Health and Social Care Secretary Steve Barclay said he was "concerned and disappointed" after consultants in England began a 48-hour strike in their continuing dispute with the Government over pay.
As industrial action began this morning, further strike dates were announced for October by the British Medical Association (BMA), which warned politicians to expect "regular action" until negotiations took place.
The latest round of industrial action is expected to cause routine hospital care once again to be cancelled or postponed. It also precedes the summer bank holiday weekend when many NHS staff will be on holiday or taking an extended break.
NHS Providers warned that minimising disruption to services was getting harder and more expensive with every strike.
Further Strikes by Consultants Announced
The latest strike began at 7am this morning and is due to end at 7am on Saturday. During this period, consultants will provide "Christmas Day cover", meaning that emergency care will be provided.
Consultants in England are already preparing for two days of industrial action on 19 and 20 September. But the BMA announced today that consultants were prepared to strike again on 2, 3, and 4 October "in the absence of any progress in discussions with Government".
The BMA argues that consultants have seen their take-home pay fall by more than a third since 2008-09. It wants the Government to present a "credible offer" on addressing "historic losses", as well as a commitment to reform the pay review body process "so that it can be truly independent in reviewing consultant pay".
"No consultant wants to be striking, so we head out to picket lines today with heavy hearts," said Dr Vishal Sharma, BMA consultants committee chair. "We would much rather be inside the hospital seeing our patients. But we cannot sit by and watch passively as we are persistently devalued, undermined and forced to watch colleagues leave – much to the detriment of the NHS and patients."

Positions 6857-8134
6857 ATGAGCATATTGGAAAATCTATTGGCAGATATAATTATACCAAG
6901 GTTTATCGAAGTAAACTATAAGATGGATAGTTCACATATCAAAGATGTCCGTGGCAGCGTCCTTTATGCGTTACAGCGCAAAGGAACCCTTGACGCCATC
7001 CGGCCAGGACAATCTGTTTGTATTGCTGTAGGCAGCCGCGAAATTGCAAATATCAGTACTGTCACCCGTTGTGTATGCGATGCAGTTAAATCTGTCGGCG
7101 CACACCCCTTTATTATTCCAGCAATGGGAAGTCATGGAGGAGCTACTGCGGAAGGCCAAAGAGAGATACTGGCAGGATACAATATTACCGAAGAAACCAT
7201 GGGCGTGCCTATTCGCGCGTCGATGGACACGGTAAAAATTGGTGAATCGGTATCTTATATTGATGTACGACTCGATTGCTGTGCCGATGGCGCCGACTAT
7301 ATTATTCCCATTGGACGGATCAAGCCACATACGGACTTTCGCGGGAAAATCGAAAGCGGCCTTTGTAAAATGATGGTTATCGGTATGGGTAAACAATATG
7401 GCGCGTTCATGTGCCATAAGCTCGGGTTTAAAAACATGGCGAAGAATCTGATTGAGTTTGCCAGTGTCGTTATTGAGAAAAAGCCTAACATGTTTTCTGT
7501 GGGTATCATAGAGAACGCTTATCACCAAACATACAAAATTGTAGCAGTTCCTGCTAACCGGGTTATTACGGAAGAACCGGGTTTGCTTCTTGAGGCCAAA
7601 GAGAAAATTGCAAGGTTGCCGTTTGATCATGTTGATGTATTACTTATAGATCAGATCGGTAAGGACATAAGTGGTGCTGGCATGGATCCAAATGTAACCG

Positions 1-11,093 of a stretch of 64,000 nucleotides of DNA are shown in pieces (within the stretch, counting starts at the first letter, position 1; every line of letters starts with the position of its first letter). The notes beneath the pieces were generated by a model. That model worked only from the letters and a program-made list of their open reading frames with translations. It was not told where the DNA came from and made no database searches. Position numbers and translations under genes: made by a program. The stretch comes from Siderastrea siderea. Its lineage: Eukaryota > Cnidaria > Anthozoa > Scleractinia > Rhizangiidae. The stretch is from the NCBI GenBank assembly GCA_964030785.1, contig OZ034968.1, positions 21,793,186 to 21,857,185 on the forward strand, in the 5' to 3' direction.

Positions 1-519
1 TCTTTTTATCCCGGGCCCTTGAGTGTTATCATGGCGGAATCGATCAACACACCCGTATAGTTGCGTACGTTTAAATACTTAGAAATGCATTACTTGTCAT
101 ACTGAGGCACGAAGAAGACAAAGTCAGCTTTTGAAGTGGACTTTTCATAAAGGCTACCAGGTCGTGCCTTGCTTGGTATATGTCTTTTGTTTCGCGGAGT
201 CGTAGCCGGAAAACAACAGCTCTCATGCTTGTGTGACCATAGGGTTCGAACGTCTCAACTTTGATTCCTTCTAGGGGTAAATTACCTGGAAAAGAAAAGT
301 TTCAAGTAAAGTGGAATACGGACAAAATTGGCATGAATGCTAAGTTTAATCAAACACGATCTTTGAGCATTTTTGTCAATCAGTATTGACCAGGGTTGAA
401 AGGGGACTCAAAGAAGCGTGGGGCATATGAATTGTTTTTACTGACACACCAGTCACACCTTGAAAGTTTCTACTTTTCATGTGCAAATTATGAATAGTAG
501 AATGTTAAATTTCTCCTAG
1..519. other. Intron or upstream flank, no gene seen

The Department of Health and Social Care said that by accepting the independent pay review body recommendations in full, consultants received a 6% pay increase, taking their average NHS earnings to £134,000. Recent changes to pensions taxation rules meant that a consultant could expect to retire at 65 with an annual pension of £78,000, it said.
Mr Barclay insisted that the pay award "is final", and urged the BMA to call an end to strikes. "I am concerned and disappointed that the BMA has gone ahead with this industrial action which will continue to affect patients and hamper efforts to cut NHS waiting lists," he said this morning.
"Ramping Up Pressure" on NHS Trusts
Sir Julian Hartley, chief executive of NHS Providers, described a 2-day strike by senior doctors ahead of a bank holiday weekend as "a massive headache for the NHS".
Official figures showed that 897,000 routine procedures and appointments have been delayed due to strikes across the NHS since December. But NHS Providers, which represents NHS trusts, claimed that the real figure was "likely to be significantly higher" and to have cost the NHS an estimated £1 billion.
"Trust leaders have once again put plans in place for cover and to minimise disruption as far as possible. But that gets harder and more expensive with every strike," Sir Julian said. "Trust leaders understand the strength of feeling among striking staff and why they're taking action," he added, but warned that months of industrial action "is ramping up pressure on already stretched NHS services gearing up for another demanding winter".